Low Cost Carriers are also known as no frill airlines and the reason is it is a seat only business and everything else is optional and chargeable. LCCs have positioned their services so well, that even in the absence of multicourse meals, expensive wines, and inflight entertainment, the perceived value to customers is comparatively more than that of the legacy counterparts. As the customer expectation is already set, the LCCs can do away with the 'snob appeal' of legacy loyalty programs as well. Complex tier structure, exclusive clubs, red carpet events, limousine pickups can be replaced with a clearly defined currency, clever promotions and a market place where customer has choices.
Sales oriented beyond repeat business
It is a no brainer that to retain an existing customer is much more cost effective than to acquire a new one. While customer retention is an important aspect of loyalty programs, the LCC specific propositions look beyond the default retention benefit and consider maximisation of member revenue as paramount. Today, when LCCs are aspiring to become e-commerce platform of the travel world selling third party products as well, it is much expected from loyalty programs to align with and rather reinforce their sales process by reaching out the right customer with right offer and eventually motivating them to buy from the airline.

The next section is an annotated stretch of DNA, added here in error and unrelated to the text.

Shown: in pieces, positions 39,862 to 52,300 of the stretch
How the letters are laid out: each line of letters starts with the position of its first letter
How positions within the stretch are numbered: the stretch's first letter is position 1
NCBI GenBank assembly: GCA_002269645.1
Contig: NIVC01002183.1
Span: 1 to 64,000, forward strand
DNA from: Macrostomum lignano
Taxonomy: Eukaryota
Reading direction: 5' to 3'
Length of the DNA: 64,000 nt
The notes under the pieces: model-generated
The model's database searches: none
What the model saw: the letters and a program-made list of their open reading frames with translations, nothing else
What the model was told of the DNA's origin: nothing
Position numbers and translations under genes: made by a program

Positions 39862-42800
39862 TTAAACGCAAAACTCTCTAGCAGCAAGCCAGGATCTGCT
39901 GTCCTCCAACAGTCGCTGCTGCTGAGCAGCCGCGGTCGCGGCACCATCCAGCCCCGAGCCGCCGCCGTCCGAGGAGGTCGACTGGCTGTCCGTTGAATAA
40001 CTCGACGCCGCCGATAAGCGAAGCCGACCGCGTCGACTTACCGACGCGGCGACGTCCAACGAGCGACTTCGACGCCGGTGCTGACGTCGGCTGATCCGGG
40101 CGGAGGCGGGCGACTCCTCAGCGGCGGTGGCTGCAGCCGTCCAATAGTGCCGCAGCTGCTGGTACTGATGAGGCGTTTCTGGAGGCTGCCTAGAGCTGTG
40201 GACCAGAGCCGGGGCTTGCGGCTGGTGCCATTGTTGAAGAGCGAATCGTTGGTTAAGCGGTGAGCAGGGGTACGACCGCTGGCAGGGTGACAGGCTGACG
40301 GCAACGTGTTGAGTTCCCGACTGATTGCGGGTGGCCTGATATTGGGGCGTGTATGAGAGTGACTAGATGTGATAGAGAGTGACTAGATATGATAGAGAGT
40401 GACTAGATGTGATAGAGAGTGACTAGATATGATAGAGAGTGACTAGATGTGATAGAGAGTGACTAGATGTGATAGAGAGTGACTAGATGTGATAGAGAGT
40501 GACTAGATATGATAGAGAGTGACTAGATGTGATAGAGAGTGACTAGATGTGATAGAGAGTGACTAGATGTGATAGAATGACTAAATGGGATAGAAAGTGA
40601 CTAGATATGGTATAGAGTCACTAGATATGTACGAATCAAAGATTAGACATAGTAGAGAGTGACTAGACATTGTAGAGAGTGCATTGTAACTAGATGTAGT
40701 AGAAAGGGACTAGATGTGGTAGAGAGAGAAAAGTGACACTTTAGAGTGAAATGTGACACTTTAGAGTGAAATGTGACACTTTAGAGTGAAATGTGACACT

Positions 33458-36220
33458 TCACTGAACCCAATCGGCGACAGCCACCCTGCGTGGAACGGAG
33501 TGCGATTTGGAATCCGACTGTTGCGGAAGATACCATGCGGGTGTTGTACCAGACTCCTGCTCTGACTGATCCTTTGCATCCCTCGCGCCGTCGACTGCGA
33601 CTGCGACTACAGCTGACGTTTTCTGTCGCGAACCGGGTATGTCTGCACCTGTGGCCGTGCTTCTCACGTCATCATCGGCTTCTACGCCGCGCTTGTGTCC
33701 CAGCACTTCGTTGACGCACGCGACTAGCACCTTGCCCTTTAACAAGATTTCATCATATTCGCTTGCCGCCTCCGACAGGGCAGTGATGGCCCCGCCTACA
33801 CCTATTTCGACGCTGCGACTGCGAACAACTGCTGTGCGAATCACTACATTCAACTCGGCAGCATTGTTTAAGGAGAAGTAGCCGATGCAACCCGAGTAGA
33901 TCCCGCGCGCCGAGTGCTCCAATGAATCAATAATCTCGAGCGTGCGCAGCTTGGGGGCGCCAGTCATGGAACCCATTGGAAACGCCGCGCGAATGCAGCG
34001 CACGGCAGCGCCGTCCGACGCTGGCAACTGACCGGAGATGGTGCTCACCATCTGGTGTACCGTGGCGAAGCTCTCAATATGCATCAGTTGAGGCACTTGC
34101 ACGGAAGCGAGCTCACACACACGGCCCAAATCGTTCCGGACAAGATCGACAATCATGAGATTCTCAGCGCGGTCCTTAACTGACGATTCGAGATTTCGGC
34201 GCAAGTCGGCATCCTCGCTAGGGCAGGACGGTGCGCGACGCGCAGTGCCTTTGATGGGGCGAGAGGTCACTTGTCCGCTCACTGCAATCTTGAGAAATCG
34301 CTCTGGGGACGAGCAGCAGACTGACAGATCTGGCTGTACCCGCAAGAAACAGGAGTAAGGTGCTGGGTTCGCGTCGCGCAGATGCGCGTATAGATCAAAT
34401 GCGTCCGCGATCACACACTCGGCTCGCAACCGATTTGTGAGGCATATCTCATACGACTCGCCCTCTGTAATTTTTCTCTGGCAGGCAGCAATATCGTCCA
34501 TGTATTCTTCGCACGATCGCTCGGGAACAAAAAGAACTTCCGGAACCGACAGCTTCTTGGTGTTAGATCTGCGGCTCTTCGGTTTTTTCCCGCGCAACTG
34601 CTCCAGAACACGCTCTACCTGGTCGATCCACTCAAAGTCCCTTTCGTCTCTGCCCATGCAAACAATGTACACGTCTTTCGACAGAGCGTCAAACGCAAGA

Profitable yet binding
Cartrawler estimates that out of $ 59 billion ancillary revenue generated by airlines in 2015 approximately $ 22 billion is garnered from sale of frequent flyer points and other loyalty related commissions. Besides this, 'paid membership' presents huge revenue potential and immense loyalty effect. Amazon prime and prime now generate $ 400 million a year for benefits like free same day delivery etc. Also, such an arrangement guarantees unmatched loyalty and additional income (in the form of interest) as the customer has already paid for benefits. EasyJet Plus is a quintessential example, charging £ 170 for an annual membership allowing access to seat selection, fast track security, additional cabin bag etc.
Recognisable in a group, as a group
The advantage of flag carriers is that they have wider options to differentiate their services and create a brand out of that distinction. Moreover, those airlines represent regions that makes them even more distinct, for example Qantas, British Airways, Air France, Emirates, and Singapore Airlines. For LCCs, fare remains key differentiator and in the absence of lowest offer, their services become indifferent resulting in a 'me too' brand. The loyalty program for LCCs will leverage a network of recognisable partners, not only for generating revenue or providing earn/burn options to members, but to endorse each other's brand reinforcing the otherwise isolated brand identity.
Ready for alliances
LCCs have always been enthusiastic to explore new and better ways of doing business. Time and again the airlines have re-aligned their offerings to steer through market forces. To meet the growing demand for air travel, LCCs definitely need to ape the alliance concept of legacy carriers, in order to benefit from each other's network and to avoid unnecessary competition. In the absence of synergy with legacy alliances like OneWorld, Skyteam or Star, sooner more LCC specific alliances like 'Value Alliance' will be a common practice. However to project the real value of these alliances, the loyalty programs of the participating LCCs shall be designed to allow seamless earn and redeem benefits across the airlines, leading to a true coalition loyalty proposition for LCCs.